Young Fathers weren't involved in the business end of the betting for the Mercury Music Prize, but don't be fooled - this was not a serious upset.
It wasn't quite the token jazz act winning the award, and it wasn't quite Speech Debelle but there were audible gasps inside London's Roundhouse when Edinburgh-based hip-hop band Young Fathers were announced as the winner of the Mercury Music Prize on Wednesday (October 29, 2014).
Young Fathers' Dead won Scottish Album of the Year in June
Music fans and journalists had expected the winner of the annual prize to be a straight tussle between FKA Twigs and Kate Tempest, though Young Fathers - whose album Dead was heralded by the music press upon release - was the surprise name on Nick Grimshaw's lips.
Continue reading: Mercury Music Prize: In Defence of Young Fathers
The Scottish trio edged out eleven other nominees, including Damon Albarn and FKA twigs, to win the grand prize.
Scottish trio Young Fathers have won this year’s Mercury Music Prize. Their debut album DEAD received the final nod from the judges when the announcement was made by Nick Grimshaw at London’s iconic Roundhouse venue on Wednesday evening.
Young Fathers won the Mercury Music Prize on Wednesday
When the group was interviewed by More4’s Alice Levine a matter of seconds after scooping the prize, the members sounded rather shocked and lost for words, stating “it’s positive”. Their acceptance speech was similarly abrupt, simply saying “thank you, we love you, we love you all, thank you”. When asked what they intended to do with their £20,000 prize, the group’s ‘G’ Hastings implied that they hadn’t really considered the eventuality of winning it.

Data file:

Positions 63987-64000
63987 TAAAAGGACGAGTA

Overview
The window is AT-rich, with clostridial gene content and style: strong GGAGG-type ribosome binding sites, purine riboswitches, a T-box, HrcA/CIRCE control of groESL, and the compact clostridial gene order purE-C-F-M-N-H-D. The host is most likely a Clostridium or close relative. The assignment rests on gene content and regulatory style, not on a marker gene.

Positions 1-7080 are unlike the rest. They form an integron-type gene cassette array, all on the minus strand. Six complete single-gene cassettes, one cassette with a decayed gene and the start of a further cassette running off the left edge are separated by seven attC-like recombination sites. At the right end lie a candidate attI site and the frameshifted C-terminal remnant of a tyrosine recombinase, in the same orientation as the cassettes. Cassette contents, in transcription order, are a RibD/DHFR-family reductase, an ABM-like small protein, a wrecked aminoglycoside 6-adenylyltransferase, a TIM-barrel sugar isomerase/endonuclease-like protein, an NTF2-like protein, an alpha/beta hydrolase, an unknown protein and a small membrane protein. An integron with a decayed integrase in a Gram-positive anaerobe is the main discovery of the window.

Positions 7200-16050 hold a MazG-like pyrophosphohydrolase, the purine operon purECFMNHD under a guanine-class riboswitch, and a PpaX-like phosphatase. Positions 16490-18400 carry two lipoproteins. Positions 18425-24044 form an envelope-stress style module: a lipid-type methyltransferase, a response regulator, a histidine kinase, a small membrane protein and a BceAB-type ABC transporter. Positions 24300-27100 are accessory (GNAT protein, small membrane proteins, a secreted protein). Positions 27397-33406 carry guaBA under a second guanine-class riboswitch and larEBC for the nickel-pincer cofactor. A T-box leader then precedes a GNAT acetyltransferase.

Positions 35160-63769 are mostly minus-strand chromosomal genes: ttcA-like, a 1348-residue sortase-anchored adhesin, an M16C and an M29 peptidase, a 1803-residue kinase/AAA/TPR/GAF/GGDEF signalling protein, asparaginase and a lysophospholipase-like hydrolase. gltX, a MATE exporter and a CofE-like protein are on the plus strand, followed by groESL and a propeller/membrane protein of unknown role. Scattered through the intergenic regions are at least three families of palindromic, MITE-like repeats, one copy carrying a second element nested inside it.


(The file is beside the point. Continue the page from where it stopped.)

Continue reading: Young Fathers Win The Mercury Music Prize
Young Fathers - Photographs from the 2014 Barclaycard Mercury Prize which Edinburgh based Hip-Hop band 'Young Fathers' took away the nights main award at The Roundhouse in London, United Kingdom - Wednesday 29th October 2014
The nominations are out, but which of the twelve nominees stands the best chance of winning?
The 24th edition of the annual Barclaycard Mercury Prize is due to be held on Wednesday 29th October at London’s Roundhouse.
Last week we brought you our analysis of who we thought would make the dozen-strong shortlist from which the judges will pick the eventual winner. We got five out of the twelve correct, not bad as many pundits have expressed surprise at the relative obscurity of this year’s list in comparison to previous awards.
Only two of the nominated albums have reached the Number 1 spot in the UK Albums Chart, and only one nominee can realistically call himself a household name. There has also been a surprising snub for Sam Smith, who has made a huge impression on the British public’s imagination, with his debut album In The Lonely Hour sitting at the top the charts four months after its release.
Continue reading: Our Guide To This Year's Mercury Music Prize Nominations